There’s no such thing as an unlikely musical, though some don’t stick around long enough to make an impression. Does anyone remember Fields of Ambrosia, a mid 90’s affair about a travelling executioner who falls in love with one of his victims? Revivals of Bounty are thin on the ground, though those who witnessed this David Essex stinker were impressed with the rotating ship. A musical based on Stephen King’s Carrie was always going to be a tough sell; a notorious bomb, the RSC closed the production after seven days (decades later, Carrie found a new life off Broadway).
If somebody wants to write a musical about a girl with telekinetic powers, why not adapt a cult 80’s movie about teenage suicide? The 1989 film Heathers was an excellent showcase for Winona Ryder and Christian Slater (in a performance that seemed like a junior Jack Nicholson): Heathers was also an impressive calling card for writer Daniel Hamm and director Michael Lehmann, though neither reached these dizzy heights again. Heathers was a film which punched above its weight; its almost irrelevant that it made no money, the film’s DNA is visible in various modern high school movies like Donnie Darko, Mean Girls and Assassination Nation.
Musical duo Kevin Murphy and Laurence O’Keefe keep the 80’s setting, and also Westerberg High School; less an education establishment, more a tank filled with sharks and piranhas. The ‘Heathers’ are a trio of shallow girls, who specialise in being popular and beautiful, whilst making life hell for those they consider socially inadequate (’kicking nerds in the nose’, to quote the song Candy Store). As a simple survival strategy, geeky Veronica (Rebecca Wickes) sidelines uncool friend Martha Dunstock (Mhairi Angus), and ingratiates herself with the aforementioned bitch-clique. She starts dressing like the ‘Heathers’, and attracts attention from brainless high school jocks. But Veronica realises she’s made a mistake after meeting enigmatic loner J.D. (Simon Gordon), a kindred spirit with a similarly cynical view of humanity. J.D.’s plan to make the world a better place involves killing all the awful people – starting with head girl Heather Chandler (Maddison Firth). If you want the plot in a nutshell, it’s the tale of a girl who winds up dating a psychopath, and is willing to let things slide … for a while.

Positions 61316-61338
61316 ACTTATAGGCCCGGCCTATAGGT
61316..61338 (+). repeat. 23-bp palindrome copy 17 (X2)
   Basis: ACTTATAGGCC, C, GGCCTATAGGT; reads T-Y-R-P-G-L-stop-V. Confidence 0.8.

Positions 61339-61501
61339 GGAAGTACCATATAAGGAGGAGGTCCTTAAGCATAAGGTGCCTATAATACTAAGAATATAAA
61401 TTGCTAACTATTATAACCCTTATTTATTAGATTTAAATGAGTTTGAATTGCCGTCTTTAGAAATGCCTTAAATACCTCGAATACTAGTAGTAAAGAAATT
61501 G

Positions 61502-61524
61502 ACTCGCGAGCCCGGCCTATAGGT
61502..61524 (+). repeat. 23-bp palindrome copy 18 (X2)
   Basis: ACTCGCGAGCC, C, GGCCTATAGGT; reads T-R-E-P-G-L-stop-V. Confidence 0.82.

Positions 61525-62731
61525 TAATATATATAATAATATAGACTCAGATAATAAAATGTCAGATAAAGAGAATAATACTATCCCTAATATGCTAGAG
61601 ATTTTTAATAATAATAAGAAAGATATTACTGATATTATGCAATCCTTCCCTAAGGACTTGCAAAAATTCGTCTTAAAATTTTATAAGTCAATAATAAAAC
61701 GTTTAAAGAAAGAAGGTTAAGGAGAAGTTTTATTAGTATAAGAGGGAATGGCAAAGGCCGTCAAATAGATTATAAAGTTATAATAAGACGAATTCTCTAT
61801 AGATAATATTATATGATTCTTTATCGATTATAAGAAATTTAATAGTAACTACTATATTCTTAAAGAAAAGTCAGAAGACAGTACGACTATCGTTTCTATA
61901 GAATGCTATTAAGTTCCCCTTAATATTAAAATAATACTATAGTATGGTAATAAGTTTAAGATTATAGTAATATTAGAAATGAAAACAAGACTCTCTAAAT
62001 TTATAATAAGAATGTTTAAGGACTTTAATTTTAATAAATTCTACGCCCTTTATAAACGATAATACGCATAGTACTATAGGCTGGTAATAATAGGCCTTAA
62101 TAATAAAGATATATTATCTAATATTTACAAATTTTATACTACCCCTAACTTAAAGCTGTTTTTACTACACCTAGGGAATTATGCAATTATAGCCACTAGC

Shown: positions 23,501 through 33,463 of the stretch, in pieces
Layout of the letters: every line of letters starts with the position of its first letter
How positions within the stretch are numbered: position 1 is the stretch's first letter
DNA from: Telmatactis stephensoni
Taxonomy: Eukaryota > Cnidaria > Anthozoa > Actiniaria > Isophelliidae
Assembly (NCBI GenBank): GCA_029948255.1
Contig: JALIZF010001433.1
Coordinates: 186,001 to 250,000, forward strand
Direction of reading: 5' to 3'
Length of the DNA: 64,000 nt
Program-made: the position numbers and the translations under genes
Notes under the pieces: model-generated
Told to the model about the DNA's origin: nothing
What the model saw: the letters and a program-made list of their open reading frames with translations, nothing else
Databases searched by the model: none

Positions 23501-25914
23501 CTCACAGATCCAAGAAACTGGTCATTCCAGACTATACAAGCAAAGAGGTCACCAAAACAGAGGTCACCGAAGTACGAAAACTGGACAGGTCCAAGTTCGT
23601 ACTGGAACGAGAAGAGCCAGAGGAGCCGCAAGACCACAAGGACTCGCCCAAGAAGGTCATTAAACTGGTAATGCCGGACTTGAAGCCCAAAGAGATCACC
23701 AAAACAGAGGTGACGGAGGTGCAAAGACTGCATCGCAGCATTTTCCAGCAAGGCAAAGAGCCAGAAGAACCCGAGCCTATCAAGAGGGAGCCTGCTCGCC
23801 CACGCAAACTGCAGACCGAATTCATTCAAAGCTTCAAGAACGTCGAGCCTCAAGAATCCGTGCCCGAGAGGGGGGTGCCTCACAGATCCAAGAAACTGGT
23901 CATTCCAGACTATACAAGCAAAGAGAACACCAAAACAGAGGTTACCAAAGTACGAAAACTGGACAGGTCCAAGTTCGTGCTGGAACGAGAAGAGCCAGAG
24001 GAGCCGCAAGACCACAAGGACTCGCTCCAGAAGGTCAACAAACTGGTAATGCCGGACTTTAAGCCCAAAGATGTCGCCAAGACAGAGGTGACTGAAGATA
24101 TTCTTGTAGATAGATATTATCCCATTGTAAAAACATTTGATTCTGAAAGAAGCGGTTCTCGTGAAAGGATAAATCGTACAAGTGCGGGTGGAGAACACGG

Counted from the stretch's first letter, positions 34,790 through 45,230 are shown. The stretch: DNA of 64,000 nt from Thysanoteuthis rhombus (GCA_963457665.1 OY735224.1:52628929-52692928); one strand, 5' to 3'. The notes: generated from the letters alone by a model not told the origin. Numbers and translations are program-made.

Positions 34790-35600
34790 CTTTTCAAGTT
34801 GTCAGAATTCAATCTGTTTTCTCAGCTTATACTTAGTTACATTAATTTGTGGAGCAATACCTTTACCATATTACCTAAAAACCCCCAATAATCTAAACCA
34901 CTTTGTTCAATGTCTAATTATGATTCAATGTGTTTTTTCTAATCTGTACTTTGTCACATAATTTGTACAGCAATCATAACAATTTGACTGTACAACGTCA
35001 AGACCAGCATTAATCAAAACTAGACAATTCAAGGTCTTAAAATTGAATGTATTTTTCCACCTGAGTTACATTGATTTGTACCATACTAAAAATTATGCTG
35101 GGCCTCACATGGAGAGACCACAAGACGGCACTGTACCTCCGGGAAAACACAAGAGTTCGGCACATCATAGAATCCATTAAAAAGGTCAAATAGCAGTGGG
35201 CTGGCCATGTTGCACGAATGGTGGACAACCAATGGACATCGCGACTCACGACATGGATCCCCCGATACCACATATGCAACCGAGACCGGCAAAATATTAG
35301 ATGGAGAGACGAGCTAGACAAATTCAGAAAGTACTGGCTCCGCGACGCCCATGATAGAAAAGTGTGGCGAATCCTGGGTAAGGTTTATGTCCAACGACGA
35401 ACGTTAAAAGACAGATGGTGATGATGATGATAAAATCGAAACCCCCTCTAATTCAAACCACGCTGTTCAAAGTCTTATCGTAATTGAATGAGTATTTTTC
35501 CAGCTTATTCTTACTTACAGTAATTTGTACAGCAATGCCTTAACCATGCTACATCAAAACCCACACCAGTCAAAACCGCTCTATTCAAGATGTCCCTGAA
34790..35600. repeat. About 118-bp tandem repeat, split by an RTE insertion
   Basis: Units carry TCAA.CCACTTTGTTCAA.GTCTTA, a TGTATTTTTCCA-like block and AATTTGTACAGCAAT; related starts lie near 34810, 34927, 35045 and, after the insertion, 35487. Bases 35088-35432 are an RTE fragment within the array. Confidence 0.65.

Not every song hits the bullseye, but the strike rate is generally high (‘My Dead Gay Son’ is destined to become a musical theatre standard in years to come). The cast – several of them virtual newcomers – have enough energy to bring a rusting wind farm whirring back to life. There isn’t space to mention everyone but Maddison Firth makes a big impression, coming across like a cross between Britney Spears and Medusa. Simon Gordon brings an air of low key tragedy to J.D., particularly during the song ‘I Am Damaged.’ The show’s secret weapon is Rebecca Wickes, who is in virtually every scene, and attacks the material with a winning mix of charm, vulnerability and demented enthusiasm (her crazy cackling is infectious.) A special mention to Mhairi Angus, for her touching rendition of the song ‘Kindergarten Boyfriend’ (‘Certain girls are meant to be alone.’)
One of the best ways to confront painful issues – neglect, abuse, rape, homophobia – is through black humour. Murphy and O’Keefe keep a lot of the film’s classic lines (‘Bulimia is so 87!’) though cleverly build on the source material. Director Andy Fickman adds several surprises of his own. This creative trio are entirely sure of their audience: Heathers the Musical is designed for freaks and outsiders, and will resonate with anyone who has been bullied or broken. Which perhaps explains why the show has attracted such a devoted fan base; it’s great to see audience members turn up in character (and then wait patiently outside the stage door after the performance, to meet the cast).
Where Heathers the Musical trumps its source material is in its final heartfelt plea for tolerance and unity. ‘Listen up folks, war is over, brand new Sherriff’s come to town/We are done with acting evil, we will lay our weapons down.’ Closing song ‘Seventeen’, with its euphoric refrain ‘We’ll make it beautiful’, was enough to send the audience into a paroxysm of ecstasy. Given how shitty the modern world has become, Heathers the Musical has arrived at exactly the right time; it feels like a powerful torch cutting a path through a dark, frightening forest.
Heathers the Musical UK Tour is at The Palace theatre, Manchester from 5-9 October 2021.